Beer appears to be the non-essential necessary item that best demonstrates - to Phuket expats at any rate - the problems caused by flood-driven shortages and profit-taking on Phuket.
With three US warships about to disgorge thirsty crews of up to 400 onto Phuket on Friday, the question on everybody's lips will be: ''How can I replace this question with a beer?''
The answer is, easily - provided you're happy to settle for a beer brand that might not necessarily be your first choice, and at a price that might not even be your first, second or third choice.
The brown amber fluid remains available and it always has been available on Phuket, despite the closure of one large brewery and the difficulties in maintaining supplies from others.
Once upon a time last century, before the advent of supermarkets, expat residents on Phuket would spend a lot of time seeking goods at various local stores. With flood scarcities, the shop-around necessity has made a comeback.
But there's a difference - the irregular and illegal price hikes.
Preechavude ''Prab'' Keesin, who runs Patong's Hollywood disco in Soi Bangla, said yesterday that the cost of beer had risen by 30-40 percent during the floods. But he said many venues were absorbing the extra cost and not passing it on to consumers.
''One of the biggest problems is that the additional cost comes right as high season is about to start,'' he said. ''What it means is that most venues are unable to hire extra staff, as they normally would, and some have had to delay renovations.''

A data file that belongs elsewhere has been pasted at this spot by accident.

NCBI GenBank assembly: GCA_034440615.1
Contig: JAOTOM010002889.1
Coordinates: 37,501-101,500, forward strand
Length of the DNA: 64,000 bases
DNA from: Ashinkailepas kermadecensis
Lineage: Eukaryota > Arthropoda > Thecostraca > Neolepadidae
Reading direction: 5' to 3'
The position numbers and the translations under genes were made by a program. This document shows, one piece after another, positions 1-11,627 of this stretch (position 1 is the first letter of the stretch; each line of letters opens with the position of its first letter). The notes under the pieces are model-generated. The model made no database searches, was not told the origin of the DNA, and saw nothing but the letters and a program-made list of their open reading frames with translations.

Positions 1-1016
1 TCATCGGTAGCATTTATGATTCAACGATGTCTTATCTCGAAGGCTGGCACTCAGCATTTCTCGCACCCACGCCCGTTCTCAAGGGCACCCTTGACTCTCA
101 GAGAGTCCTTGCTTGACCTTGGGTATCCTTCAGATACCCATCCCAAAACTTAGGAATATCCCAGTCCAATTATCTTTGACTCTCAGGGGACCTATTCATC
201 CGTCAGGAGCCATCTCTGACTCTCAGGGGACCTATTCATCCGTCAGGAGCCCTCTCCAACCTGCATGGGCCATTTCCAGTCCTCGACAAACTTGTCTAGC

The whole beer buying market, which used to run on credit, now revolved entirely around cash, he said. ''We've had to look further afield, too, and truck supplies in from as far away as Isarn,'' he said.
For a change, because of unavailability, cans were being sold in place of bottles.
The picture varied at bars around Patong but there were no reports of bars running dry - although some have increased prices instantly, and dramatically.
One bar owner reported that ''unscrupulous wholesalers'' in Phuket City were now asking 1300-1400 baht for a carton of Singha beer that had once cost almost half as much.
Steve Wood of the Aussie Bar in Soi Bangla said: ''Most of the bars still have beer but some are jacking up their prices. We stocked up when the problem began, so we'll be ok for another couple of weeks at least. We aren't going to jack up our prices unless we absolutely have to.''
A Phuketwan reporter's recent experience reflects the need to shop around. At lunch in a Phuket City restaurant yesterday, a delivery vehicle pulled up outside and multiple boxes of Chang and Leo were unloaded.
Last night, a search at a local 7 Eleven produced no beer, while a Tops outlet nearby had plenty, but no Singha.
And at an unlikely local Mom and Pop store, treasure at last: bottle after bottle of icy cold Singha, at the regular price.